Tuesday, November 12, 2013

What I know - Why feeding raw isn't that expensive

So, in the past I've extolled the virtues of feeding a raw diet to your kitty. Often I hear, but it is expensive, I can not afford to feed my cat raw..

I totally understand that, I do. I've been homeless so I have run almost all of the gambit of the financial situations people can be in (I'm still waiting for the wealthy part..  if anyone has a couple of million to spare to help me achieve that, I'm game! )

I also understand change in and of itself can be expensive.  A lot of cats will not transition off their food due to the simple fact that they are cats and it is in their nature.  If they have been eating just one food or one type of food their whole life, getting them to try something else can be very very difficult.  But I implore you to all try it for the simple fact that one day you might NEED to change your cat's diet (be it on to raw, or something else for some reason we can't even think of yet) and if you are left with a stubborn cat who refuses to eat anything but what they have been eating you might be in a life or death situation.

So anyway.. price..

I ran out of raw food the other day and ran down to my local pet store and purchased not only a 5lb container of raw food, but four packages of dehydrated food so The Crew would have something for dinner. I picked up four packages of Stella & Chewy individual servings.  I knew this was not going to be a full dinner for seven cats but I had something else at home to complete the meal.  Each package was $1.89 and was designed to be equivalent to one 3 oz can of food.

Now I highly highly doubt that you feed $2.00 cans of food to your kitty.  A prescription can of cat food can run you almost $2.00 but those generally are 5-6 oz cans so it is per day.. a good quality canned food can run $1.50 a can, Fancy Feast is $0.58 per can so $1.16 per day and your generic Walmart brand of cat food works out to $0.44 a 5.5 oz can..  Non generic store brand cat food works out to about $0.50 a 5.5 oz can.. The general consensus is that canned food fed cats eat between 5-6 oz of food per day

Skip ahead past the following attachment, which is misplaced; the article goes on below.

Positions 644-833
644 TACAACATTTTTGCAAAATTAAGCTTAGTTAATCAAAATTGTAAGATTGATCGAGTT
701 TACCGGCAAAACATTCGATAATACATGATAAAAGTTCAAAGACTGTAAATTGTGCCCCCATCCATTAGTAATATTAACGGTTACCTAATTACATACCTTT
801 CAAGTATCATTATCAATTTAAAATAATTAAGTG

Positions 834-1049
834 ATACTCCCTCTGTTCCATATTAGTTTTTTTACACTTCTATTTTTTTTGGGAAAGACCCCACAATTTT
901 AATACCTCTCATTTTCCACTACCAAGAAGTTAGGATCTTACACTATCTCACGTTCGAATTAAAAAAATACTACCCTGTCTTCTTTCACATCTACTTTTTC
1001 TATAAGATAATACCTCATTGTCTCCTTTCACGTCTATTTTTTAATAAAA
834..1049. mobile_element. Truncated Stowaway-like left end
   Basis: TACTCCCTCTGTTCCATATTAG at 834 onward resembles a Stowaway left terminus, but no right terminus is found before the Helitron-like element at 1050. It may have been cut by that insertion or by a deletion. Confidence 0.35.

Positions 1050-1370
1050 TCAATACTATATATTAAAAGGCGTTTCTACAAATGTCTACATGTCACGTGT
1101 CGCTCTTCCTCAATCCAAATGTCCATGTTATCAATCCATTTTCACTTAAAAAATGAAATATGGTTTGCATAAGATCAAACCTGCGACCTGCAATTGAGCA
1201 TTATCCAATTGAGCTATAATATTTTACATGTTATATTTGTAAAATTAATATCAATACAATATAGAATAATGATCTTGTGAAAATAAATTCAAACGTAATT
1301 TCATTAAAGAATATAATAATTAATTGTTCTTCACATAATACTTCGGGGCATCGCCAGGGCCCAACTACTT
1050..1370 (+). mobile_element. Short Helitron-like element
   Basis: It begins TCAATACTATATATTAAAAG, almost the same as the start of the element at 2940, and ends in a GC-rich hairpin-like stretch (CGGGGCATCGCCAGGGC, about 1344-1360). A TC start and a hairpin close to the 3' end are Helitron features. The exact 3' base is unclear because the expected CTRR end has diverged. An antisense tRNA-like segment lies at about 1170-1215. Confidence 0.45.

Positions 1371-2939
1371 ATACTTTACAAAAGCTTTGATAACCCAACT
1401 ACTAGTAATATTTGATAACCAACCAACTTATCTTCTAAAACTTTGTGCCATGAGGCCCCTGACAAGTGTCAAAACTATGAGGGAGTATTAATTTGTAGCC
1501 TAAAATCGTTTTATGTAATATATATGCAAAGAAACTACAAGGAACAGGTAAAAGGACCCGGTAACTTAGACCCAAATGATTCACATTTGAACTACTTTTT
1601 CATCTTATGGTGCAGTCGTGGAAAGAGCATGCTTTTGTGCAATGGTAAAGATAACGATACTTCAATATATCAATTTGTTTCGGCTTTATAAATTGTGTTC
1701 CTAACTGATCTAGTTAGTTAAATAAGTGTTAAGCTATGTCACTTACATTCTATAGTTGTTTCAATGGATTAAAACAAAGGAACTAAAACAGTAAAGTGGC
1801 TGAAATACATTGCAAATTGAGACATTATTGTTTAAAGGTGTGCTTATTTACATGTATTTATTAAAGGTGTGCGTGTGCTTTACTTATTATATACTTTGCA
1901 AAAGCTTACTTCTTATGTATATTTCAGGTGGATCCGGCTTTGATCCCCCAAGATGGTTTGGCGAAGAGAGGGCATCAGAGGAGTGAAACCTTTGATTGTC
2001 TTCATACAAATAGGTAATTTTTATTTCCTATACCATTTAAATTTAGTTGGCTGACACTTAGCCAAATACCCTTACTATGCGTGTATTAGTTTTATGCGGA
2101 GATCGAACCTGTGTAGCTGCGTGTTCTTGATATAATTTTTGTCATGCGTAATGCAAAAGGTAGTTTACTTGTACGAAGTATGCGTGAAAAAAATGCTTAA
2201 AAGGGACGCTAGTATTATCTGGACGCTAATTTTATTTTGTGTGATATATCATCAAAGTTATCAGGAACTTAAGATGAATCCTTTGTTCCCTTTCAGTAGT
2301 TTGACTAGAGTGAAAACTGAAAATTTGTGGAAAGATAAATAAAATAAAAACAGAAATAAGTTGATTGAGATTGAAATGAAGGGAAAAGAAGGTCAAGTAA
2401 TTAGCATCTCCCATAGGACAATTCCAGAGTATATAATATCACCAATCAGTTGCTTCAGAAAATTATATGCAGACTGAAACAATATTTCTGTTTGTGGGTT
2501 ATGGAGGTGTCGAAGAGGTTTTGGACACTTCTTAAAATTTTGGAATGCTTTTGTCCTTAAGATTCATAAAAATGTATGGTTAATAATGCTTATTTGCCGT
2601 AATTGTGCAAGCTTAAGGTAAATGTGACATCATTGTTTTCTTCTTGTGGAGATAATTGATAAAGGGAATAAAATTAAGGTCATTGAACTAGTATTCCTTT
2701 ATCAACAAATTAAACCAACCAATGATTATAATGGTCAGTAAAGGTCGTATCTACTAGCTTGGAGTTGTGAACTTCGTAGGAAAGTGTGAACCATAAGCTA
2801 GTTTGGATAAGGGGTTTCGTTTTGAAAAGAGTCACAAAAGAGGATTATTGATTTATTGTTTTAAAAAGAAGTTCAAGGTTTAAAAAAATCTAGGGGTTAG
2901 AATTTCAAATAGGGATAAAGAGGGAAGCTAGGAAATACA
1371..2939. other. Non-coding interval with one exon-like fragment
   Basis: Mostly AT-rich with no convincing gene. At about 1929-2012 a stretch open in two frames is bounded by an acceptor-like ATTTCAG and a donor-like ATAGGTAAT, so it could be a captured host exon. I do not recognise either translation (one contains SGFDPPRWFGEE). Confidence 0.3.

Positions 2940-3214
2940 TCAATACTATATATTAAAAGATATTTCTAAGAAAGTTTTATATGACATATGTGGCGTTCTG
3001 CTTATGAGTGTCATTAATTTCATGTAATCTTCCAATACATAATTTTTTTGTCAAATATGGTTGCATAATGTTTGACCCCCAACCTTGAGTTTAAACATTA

Dry food?  The general consensus on feeding a dry food is 1/2 to 1 cup per day.  I would imagine the higher quality 'grain free' dry foods would be fed at the lower amounts while your general store brand cat foods would be at the higher amount.. but for the sake of this post not being a mile long lets just go with a cup. A three pound bag of food holds 12 cups.  Now we all know you can buy a bag 3lb of food for under $5 which works out to $0.42 a day a 3lb bag of grain free food can be $12 which is a dollar a day (and it goes up from there)

Raw?  I bought one five pound container of raw food at my local store. They come in 2, 5 and 10lb containers. The larger the container the smaller the per serving price and if I buy a case at a time I get a further discount. I thaw it out, and I feed my cats. I store the remainder in the fridge and it keeps for just shy of a week (I can make it last a whole week but it starts to smell a little stronger than I would like.  My cats still eat it just fine and have never had an issue when the food sits around)  If we thaw out more than we will feed in a week we will often refreeze it in smaller containers.   My big strong strapping kitties eat 2-3 ounces of raw per meal and we feed twice a day.  That five pound chub of food cost me $12 which works out to $0.15 per ounce or $0.60 to .90 per day.